Send to

Choose Destination
See comment in PubMed Commons below
PLoS One. 2014 Jul 8;9(7):e101768. doi: 10.1371/journal.pone.0101768. eCollection 2014.

Risk factors associated with uncomplicated peptic ulcer and changes in medication use after diagnosis.

Author information

The Spanish Centre for Pharmacoepidemiologic Research (CEIFE), Madrid, Spain; Andalusian Bioinformatics Research Centre (CAEBi), Seville, Spain.
AstraZeneca R&D, Mölndal, Sweden.
The Spanish Centre for Pharmacoepidemiologic Research (CEIFE), Madrid, Spain.



Few epidemiologic studies have investigated predictors of uncomplicated peptic ulcer disease (PUD) separately from predictors of complicated PUD.


To analyze risk factors associated with uncomplicated PUD and medication use after diagnosis.


Patients diagnosed with uncomplicated PUD (n = 3,914) were identified from The Health Improvement Network database among individuals aged 40-84 years during 1997-2005, with no previous history of PUD. Prescription records for the year after the date of diagnosis were reviewed and a nested case-control analysis was performed to calculate the odds ratios for the association of potential risk factors with PUD.


Medications associated with developing uncomplicated PUD included current use of acetylsalicylic acid (ASA), nonsteroidal anti-inflammatory drugs (NSAIDs), paracetamol, selective serotonin reuptake inhibitors, antidepressants, antihypertensives or acid suppressants. Uncomplicated PUD was significantly associated with being a current or former smoker and having had a score of at least 3 on the Townsend deprivation index. Approximately 50% of patients who were users of ASA (19% of patients) or chronic users of NSAIDs (7% of patients) at diagnosis did not receive another prescription of the medication in the 60 days after diagnosis, and 30% were not represcribed therapy within a year. Among patients who were current users of ASA or chronic NSAIDs at the time of the PUD diagnosis and received a subsequent prescription for their ASA or NSAID during the following year, the vast majority (80-90%) also received a proton pump inhibitor coprescription.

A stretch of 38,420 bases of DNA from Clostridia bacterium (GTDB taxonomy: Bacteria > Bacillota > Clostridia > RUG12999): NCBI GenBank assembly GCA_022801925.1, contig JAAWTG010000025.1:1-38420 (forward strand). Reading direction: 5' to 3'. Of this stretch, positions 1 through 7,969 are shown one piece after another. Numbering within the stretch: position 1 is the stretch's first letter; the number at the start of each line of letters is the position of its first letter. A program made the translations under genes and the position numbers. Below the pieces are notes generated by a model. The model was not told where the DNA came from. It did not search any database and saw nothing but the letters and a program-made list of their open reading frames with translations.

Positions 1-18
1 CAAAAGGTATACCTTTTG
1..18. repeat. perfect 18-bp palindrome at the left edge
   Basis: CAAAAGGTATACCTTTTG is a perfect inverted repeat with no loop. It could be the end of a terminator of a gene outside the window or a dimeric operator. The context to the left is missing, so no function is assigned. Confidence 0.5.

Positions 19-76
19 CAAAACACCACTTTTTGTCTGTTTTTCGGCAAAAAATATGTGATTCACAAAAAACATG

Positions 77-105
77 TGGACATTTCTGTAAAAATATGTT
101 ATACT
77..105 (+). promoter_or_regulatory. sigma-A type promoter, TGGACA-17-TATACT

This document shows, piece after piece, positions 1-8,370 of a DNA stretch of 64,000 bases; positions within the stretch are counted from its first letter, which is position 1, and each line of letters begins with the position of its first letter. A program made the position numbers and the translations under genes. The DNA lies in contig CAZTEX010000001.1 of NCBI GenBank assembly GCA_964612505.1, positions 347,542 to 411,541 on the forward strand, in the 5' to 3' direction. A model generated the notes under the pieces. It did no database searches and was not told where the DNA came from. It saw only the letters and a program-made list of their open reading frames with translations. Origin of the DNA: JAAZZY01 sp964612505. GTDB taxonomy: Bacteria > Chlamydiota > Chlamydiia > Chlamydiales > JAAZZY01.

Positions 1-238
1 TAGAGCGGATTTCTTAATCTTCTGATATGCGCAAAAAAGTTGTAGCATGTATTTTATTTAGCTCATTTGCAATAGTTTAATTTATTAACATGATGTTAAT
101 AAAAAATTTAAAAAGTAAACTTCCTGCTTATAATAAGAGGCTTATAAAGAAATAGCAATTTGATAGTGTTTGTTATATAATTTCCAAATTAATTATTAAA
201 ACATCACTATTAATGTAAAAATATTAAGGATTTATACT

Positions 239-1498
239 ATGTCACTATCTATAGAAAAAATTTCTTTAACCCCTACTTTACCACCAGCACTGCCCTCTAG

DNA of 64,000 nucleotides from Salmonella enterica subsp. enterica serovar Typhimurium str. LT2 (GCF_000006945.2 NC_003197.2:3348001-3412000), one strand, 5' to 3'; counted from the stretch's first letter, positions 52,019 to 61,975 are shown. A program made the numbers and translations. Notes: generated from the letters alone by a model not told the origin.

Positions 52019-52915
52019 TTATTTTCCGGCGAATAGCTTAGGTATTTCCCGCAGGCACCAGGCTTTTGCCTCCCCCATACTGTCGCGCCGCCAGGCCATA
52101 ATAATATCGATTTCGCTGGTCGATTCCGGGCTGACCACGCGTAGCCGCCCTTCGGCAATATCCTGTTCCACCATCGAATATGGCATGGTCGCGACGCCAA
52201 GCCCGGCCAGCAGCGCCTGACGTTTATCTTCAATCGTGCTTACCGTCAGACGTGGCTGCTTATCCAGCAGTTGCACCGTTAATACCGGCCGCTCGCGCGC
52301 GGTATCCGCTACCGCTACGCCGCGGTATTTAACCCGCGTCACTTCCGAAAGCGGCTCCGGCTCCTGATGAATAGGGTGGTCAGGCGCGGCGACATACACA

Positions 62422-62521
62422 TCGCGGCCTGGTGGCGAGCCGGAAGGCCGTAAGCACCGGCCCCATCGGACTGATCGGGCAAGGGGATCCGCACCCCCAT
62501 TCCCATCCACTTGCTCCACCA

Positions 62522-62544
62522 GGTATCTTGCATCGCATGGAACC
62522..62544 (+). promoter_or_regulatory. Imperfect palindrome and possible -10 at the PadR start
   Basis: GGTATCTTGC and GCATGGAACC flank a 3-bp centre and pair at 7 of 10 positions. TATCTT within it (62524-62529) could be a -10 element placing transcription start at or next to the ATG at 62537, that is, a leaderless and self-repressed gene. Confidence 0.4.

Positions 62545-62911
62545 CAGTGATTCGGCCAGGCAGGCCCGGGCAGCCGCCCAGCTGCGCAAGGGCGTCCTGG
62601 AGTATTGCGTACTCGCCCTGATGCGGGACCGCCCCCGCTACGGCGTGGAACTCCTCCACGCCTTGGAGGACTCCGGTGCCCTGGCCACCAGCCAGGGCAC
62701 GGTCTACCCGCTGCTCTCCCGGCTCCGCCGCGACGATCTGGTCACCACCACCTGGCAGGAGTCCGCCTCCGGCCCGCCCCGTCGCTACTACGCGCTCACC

Our results indicate that several risk factors for upper gastrointestinal bleeding are also predictors of uncomplicated PUD, and that some patients do not restart therapy with ASA or NSAIDs after a diagnosis of uncomplicated PUD. Further investigation is needed regarding the consequences for these patients in terms of increased cardiovascular burden due to discontinuation of antiplatelet therapy.

[Indexed for MEDLINE]
Free PMC Article
PubMed Commons home

PubMed Commons

How to join PubMed Commons

    Supplemental Content

    Full text links

    Icon for Public Library of Science Icon for PubMed Central
    Loading ...
    Support Center